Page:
Melt the butter in a thick-bottomed saucepan and gently cook the onion for 2-3 minutes without colouring, then stir in the flour and cook on a low heat for 30 seconds.

Gradually mix in the milk and chicken stock, using a whisk to avoid lumps forming, then add the bay leaf, season, and simmer very gently for 15 minutes.

Add the double cream and continue simmering for about 5 minutes, until the sauce is quite thick – or continue simmering gently until it has a thick coating consistency.

Remove the bay leaf and stir in the ham, spring onions and three-quarters of the cheddar and simmer for another couple of minutes. Season to taste then pour over the chips with the rest of the cheese on top and serve.

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A Hot Norfolk Broad (Jason Lowe)

A Hot Norfolk Broad

Serves 4-6

Buy grilling chorizo for this and not the cured, slicing chorizo as its too hard in the sauce. The fresh cooking chorizo can be skinned and the meat broken up or chopped so it ends up like mince.

Potato chips, prepared as before
1 onion, peeled, halved and finely chopped
250g cooking chorizo, broken up
400g or 1 can of chopped tomatoes
300ml chicken stock
120-150g grated manchego or another hard cheese
A handful of chopped coriander

Put the onion in a heavy-based saucepan with the chorizo and cook it on a medium heat for 6-7 minutes, stirring as it's cooking so the meat breaks down.

Add the tomatoes and stock, season, and simmer gently with a lid on for about 30 minutes. The sauce should be quite thick - if not, continue simmering until it thickens.

Add the chopped coriander and remove from the heat. Serve the sauce over the chips and scatter the cheese on top.

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Parsnip chips with curry and apple (Jason Lowe)

Parsnip chips with curry and apple

Serves 4-6

A spicy little number that works really well with the sweetness of the parsnips. You can make it as spicy or mild as you wish just by adding more chilli.

You don't really need to peel the parsnips if they are nice and clean, as the skins give the parsnip chips a nice character.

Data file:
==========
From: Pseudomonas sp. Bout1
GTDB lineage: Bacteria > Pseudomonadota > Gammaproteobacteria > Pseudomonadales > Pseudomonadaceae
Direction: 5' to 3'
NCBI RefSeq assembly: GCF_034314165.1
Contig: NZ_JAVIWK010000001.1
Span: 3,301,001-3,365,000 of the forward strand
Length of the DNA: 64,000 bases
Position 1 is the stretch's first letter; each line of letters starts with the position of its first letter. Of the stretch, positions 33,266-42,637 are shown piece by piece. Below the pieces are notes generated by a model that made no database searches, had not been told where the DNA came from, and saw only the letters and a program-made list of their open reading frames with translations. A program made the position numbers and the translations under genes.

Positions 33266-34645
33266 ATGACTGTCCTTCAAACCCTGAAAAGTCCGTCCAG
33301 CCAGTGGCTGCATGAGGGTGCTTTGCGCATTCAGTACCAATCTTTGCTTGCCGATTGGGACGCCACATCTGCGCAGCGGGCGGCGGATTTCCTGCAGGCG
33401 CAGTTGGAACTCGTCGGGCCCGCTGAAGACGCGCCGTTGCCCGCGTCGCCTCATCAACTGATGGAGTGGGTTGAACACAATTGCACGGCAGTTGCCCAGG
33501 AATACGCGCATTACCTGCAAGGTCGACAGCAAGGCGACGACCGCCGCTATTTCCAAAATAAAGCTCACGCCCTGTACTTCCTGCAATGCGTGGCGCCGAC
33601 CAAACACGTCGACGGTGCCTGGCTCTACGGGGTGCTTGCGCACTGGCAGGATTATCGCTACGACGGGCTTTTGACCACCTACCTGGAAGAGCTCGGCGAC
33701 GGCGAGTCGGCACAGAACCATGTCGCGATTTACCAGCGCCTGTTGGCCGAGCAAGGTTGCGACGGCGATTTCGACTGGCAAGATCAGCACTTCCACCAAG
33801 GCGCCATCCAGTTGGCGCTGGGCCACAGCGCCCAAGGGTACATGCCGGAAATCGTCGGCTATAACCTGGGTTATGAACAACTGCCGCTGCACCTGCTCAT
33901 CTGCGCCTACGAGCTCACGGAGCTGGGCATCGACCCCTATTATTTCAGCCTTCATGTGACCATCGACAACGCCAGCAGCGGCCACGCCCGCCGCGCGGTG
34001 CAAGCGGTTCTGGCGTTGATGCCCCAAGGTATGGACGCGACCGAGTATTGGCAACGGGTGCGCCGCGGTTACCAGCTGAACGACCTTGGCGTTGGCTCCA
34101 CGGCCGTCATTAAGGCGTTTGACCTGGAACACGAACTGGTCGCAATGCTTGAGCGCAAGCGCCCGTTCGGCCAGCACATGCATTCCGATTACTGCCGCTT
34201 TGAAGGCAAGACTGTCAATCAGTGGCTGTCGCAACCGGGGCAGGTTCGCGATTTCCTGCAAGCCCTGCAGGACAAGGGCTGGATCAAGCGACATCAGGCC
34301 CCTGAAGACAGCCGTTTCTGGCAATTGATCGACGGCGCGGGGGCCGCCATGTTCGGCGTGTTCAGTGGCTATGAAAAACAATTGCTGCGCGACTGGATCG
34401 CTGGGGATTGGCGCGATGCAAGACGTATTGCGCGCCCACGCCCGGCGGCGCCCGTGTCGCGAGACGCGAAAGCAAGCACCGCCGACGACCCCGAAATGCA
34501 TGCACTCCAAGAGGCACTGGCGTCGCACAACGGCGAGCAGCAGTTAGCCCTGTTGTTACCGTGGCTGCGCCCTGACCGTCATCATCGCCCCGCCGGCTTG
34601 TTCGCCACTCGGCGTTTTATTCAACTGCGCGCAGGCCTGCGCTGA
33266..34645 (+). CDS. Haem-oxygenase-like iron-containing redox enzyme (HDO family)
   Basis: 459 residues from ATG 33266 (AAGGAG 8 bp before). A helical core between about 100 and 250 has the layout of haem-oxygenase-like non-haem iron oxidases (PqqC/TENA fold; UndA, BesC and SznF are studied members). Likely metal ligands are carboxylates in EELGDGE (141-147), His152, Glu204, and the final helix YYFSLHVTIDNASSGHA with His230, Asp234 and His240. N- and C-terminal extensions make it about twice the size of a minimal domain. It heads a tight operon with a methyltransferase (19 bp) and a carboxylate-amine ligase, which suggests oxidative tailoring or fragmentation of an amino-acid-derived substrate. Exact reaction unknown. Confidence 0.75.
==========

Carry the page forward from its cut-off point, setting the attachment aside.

4-5 large parsnips, trimmed
A good knob of butter or ghee
4 medium shallots, peeled and finely chopped
2 cloves of garlic, peeled and crushed
A small piece of root ginger, peeled and finely grated or chopped
1 small red chilli, sliced
¼tsp ground turmeric
1tsp ground cumin
½tsp cumin seeds
1tsp curry powder
½tsp fennel seeds
½tsp fenugreek seeds
A few curry leaves
A pinch of saffron threads
100ml stock (¼ of a good-quality cube will do, dissolved in that amount of hot water)
100ml double cream (optional)
Salt and freshly ground black pepper
1 cooking apple, peeled, cored and roughly chopped

Cut the parsnips into 10cm-lengths then into large 2cm-thick chips. Put them in a pan of cold salted water, bring to the boil and simmer for about 5 minutes until tender, then drain.

Melt the butter in a heavy-based pan and gently cook the shallots, garlic, ginger and chilli without colouring. Add all the spices and cook for another minute to release their flavours.

Add the stock, bring to the boil and allow it to reduce by half. Next add the apple and continue simmering for about 10-15 minutes until the apple has disintegrated.

Coarsely blend half of the sauce in a liquidiser or with a stick blender until smooth and pour back into the pan. Adjust the seasoning, if necessary.

Finish the parsnip chips as per the potato chips in hot fat and serve with the sauce poured over.